3) Is it possible to have a sustainable global soybean chain under current conditions?
We seriously doubt it.
Globally, the area planted to soybean is growing fast. Between 2009 and 2018, soy’s global acreage grew 22% to 123 million hectares. The projection is that by 2028 it will grow 23% more to 151 million hectares. The expansion is driven mainly by increasing industrial meat, dairy and fish production across the world, as well as an alarming increase in sales of ultra-processed foods. Where will all this extra soy be planted?
The answer: mostly in Brazil.
At the beginning of the 1960s, Brazil had less than a quarter of a million hectares of soybean planted. By 1990 this figure had shot to over 11 million ha, and by 2018 it had tripled to 34 million ha. According to the US Department of Agriculture, before the end of this decade, Brazil will grow some 50 million hectares of soybean – another whopping increase of over 40%. (see graph) Much of this expansion is being driven by foreign companies who are speculating on rising land prices and are implicated in the 2019 surge of fire outbreaks in the Cerrado.
There is simply no way that Brazil can carry out such an expansion in a sustainable way. A few seafood companies throwing cash at soybean farmers in the Cerrado region may garner the companies some PR points, but it is not going to stop deforestation.
Jumping off the commodity bandwagon.
The Brazilian campaign in defense of the Cerrado has recorded innumerable land conflicts caused by the expansion of soybean production and the infrastructure built to provide exports. Local communities have been devastated by violent land grabs and expulsions, pollution and health problems caused by the aerial spraying of agrochemicals, and the contamination and depletion of their water sources because of irrigation, just to cite a few of the problems.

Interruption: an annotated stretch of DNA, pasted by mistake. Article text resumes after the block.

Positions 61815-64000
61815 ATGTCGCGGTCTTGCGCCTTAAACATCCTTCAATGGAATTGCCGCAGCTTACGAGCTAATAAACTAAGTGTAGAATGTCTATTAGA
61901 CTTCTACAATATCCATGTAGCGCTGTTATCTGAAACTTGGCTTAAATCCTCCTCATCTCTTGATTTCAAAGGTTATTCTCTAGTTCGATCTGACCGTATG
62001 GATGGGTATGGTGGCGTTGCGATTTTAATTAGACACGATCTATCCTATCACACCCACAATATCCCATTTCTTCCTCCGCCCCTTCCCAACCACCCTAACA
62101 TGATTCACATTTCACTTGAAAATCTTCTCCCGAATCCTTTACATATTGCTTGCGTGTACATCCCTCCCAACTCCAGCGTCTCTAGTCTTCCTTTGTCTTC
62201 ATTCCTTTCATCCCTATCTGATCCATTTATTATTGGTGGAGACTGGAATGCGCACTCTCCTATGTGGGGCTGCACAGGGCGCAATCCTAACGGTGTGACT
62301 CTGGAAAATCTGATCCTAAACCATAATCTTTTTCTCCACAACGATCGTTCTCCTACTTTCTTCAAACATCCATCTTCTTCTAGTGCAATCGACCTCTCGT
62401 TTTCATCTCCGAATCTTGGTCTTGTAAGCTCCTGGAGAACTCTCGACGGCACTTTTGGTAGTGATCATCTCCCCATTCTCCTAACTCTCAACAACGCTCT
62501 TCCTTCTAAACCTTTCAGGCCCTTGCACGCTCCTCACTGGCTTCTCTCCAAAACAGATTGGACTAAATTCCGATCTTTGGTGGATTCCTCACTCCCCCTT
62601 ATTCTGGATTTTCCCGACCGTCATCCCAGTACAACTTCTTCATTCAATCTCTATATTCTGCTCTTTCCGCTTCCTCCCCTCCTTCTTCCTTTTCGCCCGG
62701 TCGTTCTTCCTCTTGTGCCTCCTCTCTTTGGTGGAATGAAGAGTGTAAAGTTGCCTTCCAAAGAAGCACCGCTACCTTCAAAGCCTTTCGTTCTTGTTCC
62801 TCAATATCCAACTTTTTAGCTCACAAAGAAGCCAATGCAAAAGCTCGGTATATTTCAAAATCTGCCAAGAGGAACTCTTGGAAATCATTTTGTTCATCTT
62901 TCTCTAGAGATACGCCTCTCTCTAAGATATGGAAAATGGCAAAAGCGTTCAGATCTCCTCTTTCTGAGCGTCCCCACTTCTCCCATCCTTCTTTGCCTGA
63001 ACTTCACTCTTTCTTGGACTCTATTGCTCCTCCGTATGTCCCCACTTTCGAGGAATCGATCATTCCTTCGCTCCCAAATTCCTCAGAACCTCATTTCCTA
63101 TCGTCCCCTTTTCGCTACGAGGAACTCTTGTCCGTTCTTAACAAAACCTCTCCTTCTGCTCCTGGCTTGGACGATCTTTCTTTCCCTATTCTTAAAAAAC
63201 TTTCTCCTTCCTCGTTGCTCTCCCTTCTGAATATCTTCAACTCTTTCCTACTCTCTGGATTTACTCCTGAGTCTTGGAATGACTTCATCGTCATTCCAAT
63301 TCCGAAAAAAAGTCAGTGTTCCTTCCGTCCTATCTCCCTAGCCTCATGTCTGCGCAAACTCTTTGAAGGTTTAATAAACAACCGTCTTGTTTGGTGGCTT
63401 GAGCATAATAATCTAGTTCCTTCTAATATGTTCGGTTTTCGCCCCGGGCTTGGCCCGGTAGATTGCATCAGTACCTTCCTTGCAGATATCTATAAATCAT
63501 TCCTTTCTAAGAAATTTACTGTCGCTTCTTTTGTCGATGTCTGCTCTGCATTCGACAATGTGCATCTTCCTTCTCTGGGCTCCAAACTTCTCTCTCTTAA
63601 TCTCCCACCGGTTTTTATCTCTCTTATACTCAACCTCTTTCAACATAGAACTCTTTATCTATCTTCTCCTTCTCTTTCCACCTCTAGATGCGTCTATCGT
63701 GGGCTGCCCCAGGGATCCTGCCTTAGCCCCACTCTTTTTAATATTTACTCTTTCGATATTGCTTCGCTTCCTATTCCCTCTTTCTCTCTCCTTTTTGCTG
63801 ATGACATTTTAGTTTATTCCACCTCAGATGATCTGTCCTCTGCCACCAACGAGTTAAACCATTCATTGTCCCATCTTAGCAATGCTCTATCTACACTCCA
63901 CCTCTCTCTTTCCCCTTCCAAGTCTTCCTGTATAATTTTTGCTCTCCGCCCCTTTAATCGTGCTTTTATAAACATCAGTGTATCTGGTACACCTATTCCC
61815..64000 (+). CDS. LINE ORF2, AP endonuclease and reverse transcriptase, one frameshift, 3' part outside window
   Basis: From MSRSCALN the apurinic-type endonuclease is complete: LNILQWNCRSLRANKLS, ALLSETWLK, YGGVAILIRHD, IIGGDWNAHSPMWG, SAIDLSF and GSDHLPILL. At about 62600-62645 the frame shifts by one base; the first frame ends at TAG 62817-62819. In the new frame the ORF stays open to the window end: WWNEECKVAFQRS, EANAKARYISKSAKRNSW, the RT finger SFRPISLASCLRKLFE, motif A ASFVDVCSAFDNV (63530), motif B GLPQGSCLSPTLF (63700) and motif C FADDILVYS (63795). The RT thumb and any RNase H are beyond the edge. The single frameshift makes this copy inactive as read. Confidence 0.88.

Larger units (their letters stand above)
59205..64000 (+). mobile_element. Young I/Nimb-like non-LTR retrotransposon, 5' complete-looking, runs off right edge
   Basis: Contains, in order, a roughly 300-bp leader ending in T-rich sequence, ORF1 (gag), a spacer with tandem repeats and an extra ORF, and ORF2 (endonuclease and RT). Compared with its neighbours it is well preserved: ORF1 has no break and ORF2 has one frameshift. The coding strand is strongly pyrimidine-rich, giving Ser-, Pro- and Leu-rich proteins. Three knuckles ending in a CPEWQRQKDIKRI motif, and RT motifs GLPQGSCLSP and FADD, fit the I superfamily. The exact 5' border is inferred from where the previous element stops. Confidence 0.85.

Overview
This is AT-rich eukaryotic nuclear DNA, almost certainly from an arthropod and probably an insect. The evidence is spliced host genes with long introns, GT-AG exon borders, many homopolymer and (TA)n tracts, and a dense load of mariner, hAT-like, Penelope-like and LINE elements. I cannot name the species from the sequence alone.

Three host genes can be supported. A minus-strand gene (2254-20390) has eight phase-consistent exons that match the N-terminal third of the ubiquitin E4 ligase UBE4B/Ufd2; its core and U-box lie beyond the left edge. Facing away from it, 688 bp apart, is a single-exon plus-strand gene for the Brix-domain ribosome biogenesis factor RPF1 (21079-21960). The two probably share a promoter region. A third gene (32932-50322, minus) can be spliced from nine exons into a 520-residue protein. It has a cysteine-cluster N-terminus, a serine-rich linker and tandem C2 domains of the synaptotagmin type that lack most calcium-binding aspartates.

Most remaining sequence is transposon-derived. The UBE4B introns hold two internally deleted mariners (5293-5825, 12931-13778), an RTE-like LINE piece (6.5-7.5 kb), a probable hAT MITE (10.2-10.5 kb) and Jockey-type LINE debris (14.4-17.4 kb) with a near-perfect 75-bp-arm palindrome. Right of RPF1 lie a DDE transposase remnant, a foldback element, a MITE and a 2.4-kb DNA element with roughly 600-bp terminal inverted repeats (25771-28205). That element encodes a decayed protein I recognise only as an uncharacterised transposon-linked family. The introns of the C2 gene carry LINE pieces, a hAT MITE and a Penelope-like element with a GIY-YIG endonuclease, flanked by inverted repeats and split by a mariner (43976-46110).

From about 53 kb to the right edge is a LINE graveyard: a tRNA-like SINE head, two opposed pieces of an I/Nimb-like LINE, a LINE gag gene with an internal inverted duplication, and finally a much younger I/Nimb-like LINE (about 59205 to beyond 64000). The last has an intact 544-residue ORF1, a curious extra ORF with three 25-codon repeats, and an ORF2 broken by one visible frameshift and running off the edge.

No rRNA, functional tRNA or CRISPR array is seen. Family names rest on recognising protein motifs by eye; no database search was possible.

Providing payments and economic incentives to those historically responsible for the Cerrado's deforestation is a rather unjust approach to take, and, in the end, one that will never work. Rather, Brazil (and the rest of the world) should ask itself how we can jump of this ever more destructive soy commodity bandwagon, and stop expanding these plantations. This will necessarily involve shifting away from the industrial livestock and aquaculture production that currently drives so much of the soy expansion. And it will require a return to the respect and support for the work, knowledge, techniques and intergenerational practices of traditional peoples and communities of the Cerrado.